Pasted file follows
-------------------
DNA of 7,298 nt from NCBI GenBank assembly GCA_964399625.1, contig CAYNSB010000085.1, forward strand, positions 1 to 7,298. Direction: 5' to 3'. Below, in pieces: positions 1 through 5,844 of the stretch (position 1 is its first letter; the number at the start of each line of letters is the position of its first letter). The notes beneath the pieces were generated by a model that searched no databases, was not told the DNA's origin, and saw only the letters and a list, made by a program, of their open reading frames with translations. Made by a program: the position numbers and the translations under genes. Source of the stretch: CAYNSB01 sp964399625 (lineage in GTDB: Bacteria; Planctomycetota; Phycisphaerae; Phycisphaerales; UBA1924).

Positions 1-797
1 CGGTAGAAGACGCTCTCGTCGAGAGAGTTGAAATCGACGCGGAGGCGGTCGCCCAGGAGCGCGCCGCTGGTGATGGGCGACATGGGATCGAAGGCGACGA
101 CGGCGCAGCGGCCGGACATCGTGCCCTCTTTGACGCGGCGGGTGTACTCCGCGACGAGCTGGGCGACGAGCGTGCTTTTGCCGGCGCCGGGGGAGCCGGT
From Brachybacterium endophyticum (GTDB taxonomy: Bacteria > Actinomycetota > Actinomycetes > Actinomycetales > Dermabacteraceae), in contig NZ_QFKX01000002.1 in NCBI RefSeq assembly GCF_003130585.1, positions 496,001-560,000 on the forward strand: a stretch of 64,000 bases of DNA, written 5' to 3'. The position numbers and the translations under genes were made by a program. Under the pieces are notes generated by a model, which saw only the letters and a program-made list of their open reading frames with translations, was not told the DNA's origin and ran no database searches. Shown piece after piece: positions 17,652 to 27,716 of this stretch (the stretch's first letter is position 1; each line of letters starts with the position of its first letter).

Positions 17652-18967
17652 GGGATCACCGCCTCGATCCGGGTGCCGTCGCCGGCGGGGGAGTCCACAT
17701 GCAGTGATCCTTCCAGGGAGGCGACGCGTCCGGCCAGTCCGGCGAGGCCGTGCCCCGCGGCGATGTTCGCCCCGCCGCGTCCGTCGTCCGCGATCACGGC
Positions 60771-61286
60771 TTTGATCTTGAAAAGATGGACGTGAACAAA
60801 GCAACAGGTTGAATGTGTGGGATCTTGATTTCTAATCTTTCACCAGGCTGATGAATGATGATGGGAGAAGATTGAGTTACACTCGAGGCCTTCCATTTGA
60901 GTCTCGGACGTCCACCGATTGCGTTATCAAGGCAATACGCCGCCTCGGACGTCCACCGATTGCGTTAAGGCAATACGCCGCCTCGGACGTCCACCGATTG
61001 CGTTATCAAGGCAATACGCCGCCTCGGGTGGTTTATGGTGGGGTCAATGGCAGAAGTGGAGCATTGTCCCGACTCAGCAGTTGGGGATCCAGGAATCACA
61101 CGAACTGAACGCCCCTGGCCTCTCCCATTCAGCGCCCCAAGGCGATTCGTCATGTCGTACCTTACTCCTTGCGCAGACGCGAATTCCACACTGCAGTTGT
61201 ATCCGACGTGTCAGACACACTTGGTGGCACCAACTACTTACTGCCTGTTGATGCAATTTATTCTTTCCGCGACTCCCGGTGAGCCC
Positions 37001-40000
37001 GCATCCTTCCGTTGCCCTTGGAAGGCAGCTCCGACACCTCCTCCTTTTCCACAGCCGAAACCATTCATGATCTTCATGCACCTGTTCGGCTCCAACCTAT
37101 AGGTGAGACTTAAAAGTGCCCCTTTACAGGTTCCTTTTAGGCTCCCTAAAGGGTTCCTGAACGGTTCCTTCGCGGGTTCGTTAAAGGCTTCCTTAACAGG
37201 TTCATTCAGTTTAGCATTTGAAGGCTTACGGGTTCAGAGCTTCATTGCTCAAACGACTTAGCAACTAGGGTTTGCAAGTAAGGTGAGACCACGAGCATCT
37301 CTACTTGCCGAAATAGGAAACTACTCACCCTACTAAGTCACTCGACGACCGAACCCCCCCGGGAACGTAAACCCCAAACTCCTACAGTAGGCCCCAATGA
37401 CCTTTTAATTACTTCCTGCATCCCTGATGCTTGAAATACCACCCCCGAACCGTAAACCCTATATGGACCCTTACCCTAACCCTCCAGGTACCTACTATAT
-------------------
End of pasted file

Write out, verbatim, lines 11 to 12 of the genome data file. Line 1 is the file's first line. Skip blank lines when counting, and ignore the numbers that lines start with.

60801 GCAACAGGTTGAATGTGTGGGATCTTGATTTCTAATCTTTCACCAGGCTGATGAATGATGATGGGAGAAGATTGAGTTACACTCGAGGCCTTCCATTTGA
60901 GTCTCGGACGTCCACCGATTGCGTTATCAAGGCAATACGCCGCCTCGGACGTCCACCGATTGCGTTAAGGCAATACGCCGCCTCGGACGTCCACCGATTG